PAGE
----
Originally published in The Naples Daily News on August 4, 2013
Written by Amy Snyder, Executive Director
Ft. Myers – In early June, I was invited to participate in a very personal and significant event. The family of Dorothy Paulson Carlson invited me to attend a short ceremony held at Health Park Rehab in Ft. Myers in honor of her service as a nurse in World War II.
I met Dorothy and her husband, Ray, also a World War II veteran, about five years ago. In the interceding time, Dorothy donated several items to the Holocaust Museum & Education Center of Southwest Florida related to her experience in Germany. As a nurse and 2nd Lieutenant in the 7th Army, Dorothy was part of the forces that liberated the Dachau Concentration Camp in April of 1945. Her role was to tend to the typhus patients in the camp. This experience certainly made an impression on Dorothy and in her later years, she committed to helping the Holocaust Museum by sharing the story through her personal affects.
First, Dorothy donated a few medals and pins she had collected while in Europe. One was a German Wound Badge – Silver. This indicated that the soldier that had received it had been wounded three or four times in battle. This donation allowed us to complete the set of Black, Silver and Gold Wound Badges now on display in the Holocaust Museum.
A year or so later, Dorothy came in again with several photographs from her time at Dachau. What an amazing story these pictures tell! Although the war in Europe was over, death was still so close for many of the former camp prisoners and soldiers. Dorothy’s wonderful smile brought comfort to many a patient, as it still does today to those who know her.
About three years ago, Dorothy came in for the last time with her husband, Ray, and daughter, Malinda. On this visit, Dorothy donated her Army issue blouse and cap, which is in display right next to her photographs. This was a wonderful visit for us, as we were able to arrange an interview with\ the The News Press, who published a beautiful piece on Dorothy.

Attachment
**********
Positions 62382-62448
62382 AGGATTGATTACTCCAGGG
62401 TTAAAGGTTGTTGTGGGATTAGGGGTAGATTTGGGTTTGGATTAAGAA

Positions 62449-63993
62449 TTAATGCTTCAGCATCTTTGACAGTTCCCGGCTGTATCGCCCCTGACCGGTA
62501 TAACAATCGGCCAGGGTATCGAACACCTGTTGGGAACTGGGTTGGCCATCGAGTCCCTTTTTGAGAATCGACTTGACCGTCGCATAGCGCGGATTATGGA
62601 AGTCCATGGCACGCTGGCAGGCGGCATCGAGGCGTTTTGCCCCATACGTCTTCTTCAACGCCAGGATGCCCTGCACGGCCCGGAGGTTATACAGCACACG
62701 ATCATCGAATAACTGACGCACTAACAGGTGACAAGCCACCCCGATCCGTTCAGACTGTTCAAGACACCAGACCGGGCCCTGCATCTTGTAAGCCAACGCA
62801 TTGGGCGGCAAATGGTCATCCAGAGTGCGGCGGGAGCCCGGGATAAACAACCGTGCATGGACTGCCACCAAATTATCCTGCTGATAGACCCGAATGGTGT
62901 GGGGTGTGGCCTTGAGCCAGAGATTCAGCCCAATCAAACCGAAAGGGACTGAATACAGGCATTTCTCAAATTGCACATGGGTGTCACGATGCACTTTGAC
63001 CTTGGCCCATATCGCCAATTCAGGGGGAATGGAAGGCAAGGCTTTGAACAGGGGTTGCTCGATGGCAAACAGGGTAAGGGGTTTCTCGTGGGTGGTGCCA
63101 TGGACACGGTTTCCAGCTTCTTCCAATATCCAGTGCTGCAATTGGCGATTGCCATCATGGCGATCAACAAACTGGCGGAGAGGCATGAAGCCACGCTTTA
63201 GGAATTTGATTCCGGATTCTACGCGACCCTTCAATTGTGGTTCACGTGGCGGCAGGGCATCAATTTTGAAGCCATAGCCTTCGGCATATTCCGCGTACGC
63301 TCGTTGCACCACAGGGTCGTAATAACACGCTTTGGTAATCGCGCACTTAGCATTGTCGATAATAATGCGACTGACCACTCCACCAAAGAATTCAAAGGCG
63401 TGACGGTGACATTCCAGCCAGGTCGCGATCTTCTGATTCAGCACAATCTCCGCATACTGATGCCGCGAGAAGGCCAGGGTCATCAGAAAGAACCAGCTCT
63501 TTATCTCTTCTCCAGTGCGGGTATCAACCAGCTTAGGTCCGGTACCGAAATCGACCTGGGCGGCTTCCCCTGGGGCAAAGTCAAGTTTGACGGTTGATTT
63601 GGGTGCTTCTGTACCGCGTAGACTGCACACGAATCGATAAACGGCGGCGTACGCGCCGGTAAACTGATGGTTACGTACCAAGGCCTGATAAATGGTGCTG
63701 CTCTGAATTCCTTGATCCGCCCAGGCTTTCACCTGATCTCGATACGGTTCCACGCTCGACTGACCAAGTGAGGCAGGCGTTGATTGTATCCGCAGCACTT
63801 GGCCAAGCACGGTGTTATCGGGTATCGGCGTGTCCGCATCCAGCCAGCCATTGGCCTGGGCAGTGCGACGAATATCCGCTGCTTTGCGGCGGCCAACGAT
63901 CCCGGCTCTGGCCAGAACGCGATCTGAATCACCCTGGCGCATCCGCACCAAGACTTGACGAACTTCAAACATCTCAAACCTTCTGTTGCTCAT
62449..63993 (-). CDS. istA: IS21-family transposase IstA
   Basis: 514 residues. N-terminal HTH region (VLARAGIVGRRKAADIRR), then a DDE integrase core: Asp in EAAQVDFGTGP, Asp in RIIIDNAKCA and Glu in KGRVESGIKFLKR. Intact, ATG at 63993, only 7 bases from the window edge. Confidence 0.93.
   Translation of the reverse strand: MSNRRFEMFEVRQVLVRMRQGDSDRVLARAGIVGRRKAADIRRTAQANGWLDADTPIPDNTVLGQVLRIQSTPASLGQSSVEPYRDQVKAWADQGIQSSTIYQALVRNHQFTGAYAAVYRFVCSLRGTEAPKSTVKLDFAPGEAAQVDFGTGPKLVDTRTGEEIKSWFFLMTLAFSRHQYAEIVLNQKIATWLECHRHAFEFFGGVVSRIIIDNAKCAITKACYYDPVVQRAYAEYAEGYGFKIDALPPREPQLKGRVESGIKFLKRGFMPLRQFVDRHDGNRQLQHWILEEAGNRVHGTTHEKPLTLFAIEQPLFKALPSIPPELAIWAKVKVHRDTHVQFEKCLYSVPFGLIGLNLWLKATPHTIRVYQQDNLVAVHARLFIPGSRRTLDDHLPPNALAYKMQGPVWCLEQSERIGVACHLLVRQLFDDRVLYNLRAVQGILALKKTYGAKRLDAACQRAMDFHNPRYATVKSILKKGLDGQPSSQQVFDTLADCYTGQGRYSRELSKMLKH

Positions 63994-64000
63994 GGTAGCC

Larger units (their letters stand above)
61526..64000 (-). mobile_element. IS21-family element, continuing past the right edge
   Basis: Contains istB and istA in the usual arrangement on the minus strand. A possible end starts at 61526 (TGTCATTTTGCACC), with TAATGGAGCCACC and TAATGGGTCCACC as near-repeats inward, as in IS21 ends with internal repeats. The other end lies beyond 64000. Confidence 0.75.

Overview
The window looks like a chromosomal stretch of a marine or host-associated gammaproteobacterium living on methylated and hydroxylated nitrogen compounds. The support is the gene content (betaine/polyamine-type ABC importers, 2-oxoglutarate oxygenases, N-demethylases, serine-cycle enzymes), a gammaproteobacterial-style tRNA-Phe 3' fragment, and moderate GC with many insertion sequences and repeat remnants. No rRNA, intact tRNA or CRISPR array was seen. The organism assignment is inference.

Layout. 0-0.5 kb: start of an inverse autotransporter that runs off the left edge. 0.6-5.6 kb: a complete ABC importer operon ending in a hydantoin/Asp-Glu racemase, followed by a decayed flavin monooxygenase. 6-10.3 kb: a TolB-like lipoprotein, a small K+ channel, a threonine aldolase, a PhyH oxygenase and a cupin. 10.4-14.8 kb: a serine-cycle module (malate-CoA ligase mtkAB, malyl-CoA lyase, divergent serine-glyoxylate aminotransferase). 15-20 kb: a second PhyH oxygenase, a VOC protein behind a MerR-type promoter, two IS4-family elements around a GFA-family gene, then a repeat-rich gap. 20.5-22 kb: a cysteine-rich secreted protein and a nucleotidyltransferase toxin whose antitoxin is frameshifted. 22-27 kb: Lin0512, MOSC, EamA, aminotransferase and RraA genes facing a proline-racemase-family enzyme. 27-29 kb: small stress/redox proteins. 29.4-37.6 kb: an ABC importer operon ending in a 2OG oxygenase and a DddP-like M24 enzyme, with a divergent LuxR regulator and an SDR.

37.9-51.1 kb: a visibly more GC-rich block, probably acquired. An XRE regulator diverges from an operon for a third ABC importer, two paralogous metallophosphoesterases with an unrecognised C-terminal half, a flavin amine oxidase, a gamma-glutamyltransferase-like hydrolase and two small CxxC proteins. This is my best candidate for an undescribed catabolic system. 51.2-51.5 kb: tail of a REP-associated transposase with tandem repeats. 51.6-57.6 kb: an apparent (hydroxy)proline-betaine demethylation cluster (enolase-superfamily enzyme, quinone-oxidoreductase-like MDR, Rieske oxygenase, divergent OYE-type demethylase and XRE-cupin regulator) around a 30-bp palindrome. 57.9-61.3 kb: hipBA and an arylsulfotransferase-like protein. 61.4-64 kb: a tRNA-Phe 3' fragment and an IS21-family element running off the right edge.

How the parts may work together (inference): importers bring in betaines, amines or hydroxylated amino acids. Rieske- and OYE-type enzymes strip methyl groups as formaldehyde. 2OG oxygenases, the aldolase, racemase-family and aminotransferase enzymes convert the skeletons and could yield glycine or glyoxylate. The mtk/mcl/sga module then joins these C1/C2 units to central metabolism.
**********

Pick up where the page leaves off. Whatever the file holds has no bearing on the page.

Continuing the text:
Not long after that visit, Dorothy began her battle with Alzheimer’s Disease and was moved to Health Park Rehab Center in Ft. Myers. In June, former servicemen and volunteers from Hope Hospice performed a beautiful ceremony to recognize Dorothy for her service to our country. Attended primarily by family and close friends, it was an honor for me to be invited. With the singing of “As the cassons go rolling along” and the recitation of her military oath, Dorothy showed that the role she played as part of the Greatest Generation was still very much a part of who she is today.
I was once again reminded, as I am every time I have the opportunity to shake the hand of a veteran, that freedom is not free and those that have gone before me have paid a steep price for me to enjoy the life I do today. It is a humbling experience to be in the presence of those who do not think what they did was great or heroic, but that they were just doing their job. It is now my job to make sure that the younger generations do not forget or take for granted what was done on their behalf. The responsibility in now on our shoulders to make sure the ideals that created and have sustained the United States are not lost to history, but that we take up the mantle and strive to meet those ideals each and every day.
As we celebrate the “Spirit of ‘45”, we invite you to visit the Holocaust Museum. All veterans and their families are welcomed free of charge from August 6 – 11, during the Museum’s open hours of 1:00 – 4:00 pm.